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Review: Three at the Playhouse, QPAC, Brisbane

Review by Josie Montano & Robert McLachlan

After a 13 months hiatus, Australasian Dance Collective (ADC) is back! Presented by the collective and the Queensland Performing Arts Centre, THREE is not only the premiere performance title but three incredible collectives were presented to us at QPAC’s Playhouse on its opening night. Choreographed by champions in their field, the triple billing comprised of dances titled:- Alterum by Melanie Lane, Still Life by Jack Lister and Cult by Hofesh Shechter.

Amy Hollingsworth, ADC’s Artistic Director introduced the triple bill with passion and excitement and possibly a tear in her eye as days away from their debut a year ago, Covid reared its ugly head and shut down the production.

ADC's "Three" consists of 3 visually challenging performances from three different choreographers with six accomplished dancers bringing these stories to life on stage – Chase Clegg-Robinson, Jack Lister, Jag Popham, Josephine Weise, Lonii Garnons-Williams and Tyrel Dulvarie.

Alterum and Still Life are both world premieres and Cult is an Australian premiere. In Alterum (Latin for ‘other’), Melanie Lane, uses past and present mythologies of ‘otherness’ to reflect upon the human body and its search for intimacy. Dancers in this piece rose to the task of the intricate moves and overall it is both haunting and otherworldly. There are constantly changing combinations with the participants initially solo, then partnered and re-partnered in various combinations. Eventually, three, four, five and six person groups are covered with almost constant reconfiguring and changes of direction. Lane worked with long-time musical collaborator and partner Clark (UK) who has composed an original score using both strings and electronics to create a haunting, sonic world for this sultry and cool production. The goal of "...expressing through dance, to dream of another body, to move as another body, until we ultimately return to our true selves.”, is realised thanks to the wonderful movements and connections between the dancers.

Jack Lister's Still Life attempts to translate the concepts of Still Life artworks into dance and Lister plays with time and symbolism in this fusion of visual art and dance. The backdrop for this piece is quite stark which emphasises the interesting and elegant lines of the choreography. Lister only joined the collective as a company dancer in 2020 so it's refreshing to see his creative talent flourish. An announcement was made that this was a collaborative effort with the other dancers of the company and this can be a great way to utilise the talents of the company. Still Life contrasts to permanence of visual artwork with the transience and impermanence of movement and dance.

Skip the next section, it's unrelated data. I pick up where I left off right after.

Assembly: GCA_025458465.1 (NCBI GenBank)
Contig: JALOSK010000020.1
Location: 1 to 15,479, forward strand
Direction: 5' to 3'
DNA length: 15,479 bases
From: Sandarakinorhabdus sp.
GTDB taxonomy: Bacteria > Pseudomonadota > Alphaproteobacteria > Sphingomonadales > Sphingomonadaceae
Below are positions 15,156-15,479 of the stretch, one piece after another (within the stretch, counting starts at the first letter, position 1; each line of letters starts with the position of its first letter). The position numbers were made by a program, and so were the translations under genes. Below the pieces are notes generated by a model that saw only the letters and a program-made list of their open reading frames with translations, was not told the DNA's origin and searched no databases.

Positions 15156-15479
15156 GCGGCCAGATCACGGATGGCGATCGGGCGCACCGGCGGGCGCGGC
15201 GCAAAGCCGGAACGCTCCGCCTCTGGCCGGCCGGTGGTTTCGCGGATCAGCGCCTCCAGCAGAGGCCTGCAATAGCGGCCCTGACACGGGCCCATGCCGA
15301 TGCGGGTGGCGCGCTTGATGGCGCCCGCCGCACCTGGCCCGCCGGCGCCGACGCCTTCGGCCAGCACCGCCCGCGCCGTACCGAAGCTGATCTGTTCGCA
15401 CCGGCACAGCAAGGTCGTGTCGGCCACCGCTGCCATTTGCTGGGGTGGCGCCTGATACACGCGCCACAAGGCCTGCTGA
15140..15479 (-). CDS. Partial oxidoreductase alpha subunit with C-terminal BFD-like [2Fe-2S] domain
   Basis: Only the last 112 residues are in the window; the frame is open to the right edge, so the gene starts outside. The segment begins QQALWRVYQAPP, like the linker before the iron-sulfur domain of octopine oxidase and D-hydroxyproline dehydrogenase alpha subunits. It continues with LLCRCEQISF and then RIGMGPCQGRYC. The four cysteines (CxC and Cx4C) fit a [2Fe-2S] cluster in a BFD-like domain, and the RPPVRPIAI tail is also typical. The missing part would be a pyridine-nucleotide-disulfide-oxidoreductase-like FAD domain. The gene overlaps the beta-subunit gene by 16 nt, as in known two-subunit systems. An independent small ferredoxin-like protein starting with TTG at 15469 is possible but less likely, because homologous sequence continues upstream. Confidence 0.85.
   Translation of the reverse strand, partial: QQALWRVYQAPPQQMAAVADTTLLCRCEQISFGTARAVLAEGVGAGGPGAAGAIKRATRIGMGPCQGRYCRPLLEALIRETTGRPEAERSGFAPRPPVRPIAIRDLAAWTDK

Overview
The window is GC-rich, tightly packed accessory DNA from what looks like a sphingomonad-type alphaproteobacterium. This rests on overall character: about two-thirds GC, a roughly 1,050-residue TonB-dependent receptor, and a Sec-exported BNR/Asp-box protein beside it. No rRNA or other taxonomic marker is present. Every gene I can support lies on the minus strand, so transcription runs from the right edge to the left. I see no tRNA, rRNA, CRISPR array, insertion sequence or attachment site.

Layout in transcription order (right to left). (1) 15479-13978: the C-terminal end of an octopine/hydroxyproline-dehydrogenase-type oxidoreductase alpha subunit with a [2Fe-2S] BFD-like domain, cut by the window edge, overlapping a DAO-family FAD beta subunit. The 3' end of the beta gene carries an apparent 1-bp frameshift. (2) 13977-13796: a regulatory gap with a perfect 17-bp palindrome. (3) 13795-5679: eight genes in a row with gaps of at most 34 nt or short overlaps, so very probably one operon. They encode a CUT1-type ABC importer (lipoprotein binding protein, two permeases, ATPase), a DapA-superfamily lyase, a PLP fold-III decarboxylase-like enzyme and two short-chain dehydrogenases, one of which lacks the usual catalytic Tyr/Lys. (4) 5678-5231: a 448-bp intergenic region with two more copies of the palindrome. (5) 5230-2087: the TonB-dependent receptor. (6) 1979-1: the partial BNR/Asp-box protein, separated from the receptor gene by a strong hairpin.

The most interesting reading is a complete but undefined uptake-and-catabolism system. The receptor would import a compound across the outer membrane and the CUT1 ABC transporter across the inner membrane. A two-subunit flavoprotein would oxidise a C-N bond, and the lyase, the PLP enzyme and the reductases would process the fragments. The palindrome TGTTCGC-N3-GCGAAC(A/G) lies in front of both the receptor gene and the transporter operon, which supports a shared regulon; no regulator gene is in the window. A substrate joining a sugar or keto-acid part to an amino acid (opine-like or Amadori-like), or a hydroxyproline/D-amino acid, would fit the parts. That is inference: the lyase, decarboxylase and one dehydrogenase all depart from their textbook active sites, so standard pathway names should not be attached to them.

Cult was created in 2004 as a response to the world around it. Hofesh also created the soundtrack for this explosive and captivating work. This piece is dark and forceful and gripping as it reflect an ironic view of the powers that steer our society. This was the first group work created by Hofesh Shechter and announced his arrival on the world stage. Shechter is one of the world’s most-exciting choreographers and has been credited with changing the face of dance. Inspired by Israeli folk dance, rock gigs, military exercise, nightclubs, installation art and film, his pumping, high energy works are accompanied by scores that he composes himself under the advisement of Matthew Davidson. Watching Cult is an invigorating experience and it really grabs you from the first moment and holds your attention throughout. Stark colours are used for costumes which only serves to make the piece even more visually gripping.

Many other creatives and crew are to be complimented, Glenn Hughes, Lighting Designer for both Alterum and Still Life; Costume Designer Alana Sargent for her designs also in both Alterum and Still Life; Lighting Designer Chahine Yavroyan and Phil Hulford for Staging, both worked on Cult.

Such a celebration of the arts, dance and movement – this is a performance not to miss. The audience buzz and hype in between each performance was electric! Unfortunately it’s such a short season that ends on 29th May at the Playhouse, QPAC – if you miss this amazing trinity of dance, it’s ok, just ensure you register for the THREE 2022 waitlist!

Image Supplied


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